next two sets 6-2 and 8-6 Their
tic coast in recent years had ap- place in the finals was gained at
wrecked, communications crippled the expense of eighteen other en-
aged buildings along the waterfront trants in the tournament. The two
contestants played a very even match
with everything all square at the end
of the second set. However, Miss
Mitchell took the lead in the third set
L onsby breaking through Miss Strongmil-
len's service and then winning by
her own service.
It was a see-saw contest with
A first one and then the other taking
A t C ranh r~oo the lead. Six of the games were play-
ed to deuce and in the final game
the score went to deuce four times be-
DETROIT, Aug. 13. -(P)-The fore Miss Mitchell won. In the
honor of opening football practice in eleventh game she broke through
Michigan goes to the Detroit Lions, her opponent's service for the sec-
who start preparations tomorrow for and time, giving herself a two-game
who start preationPrstomorrow L fog lead and the match.
the 1940 National Profesional League Winners in all of the tournaments
wars. won bronze charms decorated with
Forty-two athletes are scheduled figures representing the sort of com-
to report to Coach George (Potsy) petition they were won in. Tourn-
Clark at Cranbrook School, Bloom- aments which have been played under
field Hills. The Lions have trained the supervision of the physical ed-
at Cranbrook School ever since the ucation department include archery,
club was moved to Detroit from badminton, golf, women's singles
Portsmouth, O., in the fall of 1934. and mixed doubles in tennis.
Six members of the Lions will not
report to the club until after the Executive Found Dead
College All-Stars-Green Bay Packers
game in Chicago August 29, the BABYLON, N. Y., Aug. 13.-(J)-
youngsters being members of the Bert McKee Harvey, 38-year-old air-
collegiate squad. Two other Lions- craft engine company personnel ex-
John Wiethe, veteran guard, and ecutive missing since last Saturday,
Paul Szakash, experienced blocking was found dead today in an isolated
back, will not appear until later. patch of woods north of this Long
Wiethe is serving as a baseball um- Island town.
pire in the Eastern League, while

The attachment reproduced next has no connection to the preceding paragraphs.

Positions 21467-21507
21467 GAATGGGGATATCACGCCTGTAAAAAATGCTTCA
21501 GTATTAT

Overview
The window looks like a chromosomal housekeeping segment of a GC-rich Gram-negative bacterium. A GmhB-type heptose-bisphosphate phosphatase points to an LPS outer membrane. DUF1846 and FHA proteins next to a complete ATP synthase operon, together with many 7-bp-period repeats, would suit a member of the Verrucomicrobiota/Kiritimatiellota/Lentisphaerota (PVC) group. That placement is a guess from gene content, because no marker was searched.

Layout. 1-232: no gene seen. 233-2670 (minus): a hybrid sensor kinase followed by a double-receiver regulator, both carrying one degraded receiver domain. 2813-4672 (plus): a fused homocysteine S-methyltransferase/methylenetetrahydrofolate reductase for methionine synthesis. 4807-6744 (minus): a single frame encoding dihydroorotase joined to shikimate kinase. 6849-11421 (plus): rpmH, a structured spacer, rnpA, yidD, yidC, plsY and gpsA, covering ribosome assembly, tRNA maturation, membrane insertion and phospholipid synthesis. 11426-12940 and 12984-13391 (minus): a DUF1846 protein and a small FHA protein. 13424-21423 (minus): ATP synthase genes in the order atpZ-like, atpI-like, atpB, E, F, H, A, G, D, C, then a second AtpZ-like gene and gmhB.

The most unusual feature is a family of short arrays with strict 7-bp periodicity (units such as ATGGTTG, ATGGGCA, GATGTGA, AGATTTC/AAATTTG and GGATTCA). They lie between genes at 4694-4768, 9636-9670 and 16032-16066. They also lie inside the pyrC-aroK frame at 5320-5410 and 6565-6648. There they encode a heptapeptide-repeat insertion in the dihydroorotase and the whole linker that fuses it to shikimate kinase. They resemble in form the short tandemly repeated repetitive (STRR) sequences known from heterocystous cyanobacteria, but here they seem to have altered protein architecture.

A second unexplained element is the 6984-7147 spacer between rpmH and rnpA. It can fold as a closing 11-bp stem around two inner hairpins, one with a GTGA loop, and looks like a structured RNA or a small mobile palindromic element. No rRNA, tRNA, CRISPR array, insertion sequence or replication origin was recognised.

Szakash still is at home in Missoula,
Mont., waiting for an injured leg to DAILY
heal. He was hurt in a baseball game l
in June.BUJ
Clark is returning to the Lions as
coach after three season with the
Brooklyn Dodgers. He will be assist-_ (__ ntnuedfrmPage_2)
ed by Clare Randolph.
istratr's Office, Room 4, U. Hall be-
fore August 16.
T G'T1 The University Bureau of Appoint-
ments and Occupational Information
has received notice of the following
WXYZ CKLW Civil Service Examinations. Last date
1 1240 KC-NBC Blue 1030 KC - Mutual for filing application is noted in each
Typist Clerk, salary range $80 to
News Ace Never Forget $100 per month, August 28, 1940.
Typical Family Tiny Hill Orch. Stenographer Clerk, salary range
Christian Educ. News Ace $80 to $100 per month, August 28,
Fan On The Street Winger & Alex 1940.
Indiana Indigo Dance Orchestra Civil Service Test Checker, salary
Talk It Over Farm Hands range $50 per hour, August 21, 1940.
Favorite Waltzes Melody Time rg 5per houreugut 21, 14
Cheer Up Gang Complete announcement filed at
Orphans of Divorce Marriage License the University Bureau of Appoint-
Honeymoon Hill To Be Announced ments and Occupational Information,
John's Other Wife Turf Reporter 201 Mason Hall. Office hours: 9-12
Just Plain Bill Dance Orchestra and 2-4.
Backstage Wife News University Bureau of Appintments
Stella Dallas Melody; Turf
Lorenzo Jones Jamboree and Occupational Information
Widder Brown "
Girl Alone " The University Bureau of Appoint-
Malcolm Claire"
Irene Wicker Miss Treat
Tropical Moods Tea Dance
Show World News; Melody
To Be Announced Turf Club
Day In Review Ball Scores
Bud Shaver Organist

y Evening
Easy Aces Rollin' Home
Mr. Keen-Tracer
The Lone Ranger Sports 1'-1
" Tropic Com'ntary
State Police Story Newsn bs
" Carson Robinson
Manhattan Musical Varieties
"t County Speaker
Green Hornet Good Neighbors
The Factfinder Serenade
Harry Heilmann Shall Not.Pass
Silhouettes "
To Be Announced Newsreel
Dance Orchestra
News Ace Canadian News
To Be Announced Winnipeg Symph.I
Dance Orchestra "
Music You Want Club Reporter
" Teagarden's Orch.
" Arnheim's Orch.
Dance Orchestra "
Dance Music Ray Pearl Orch.
....... .. VIII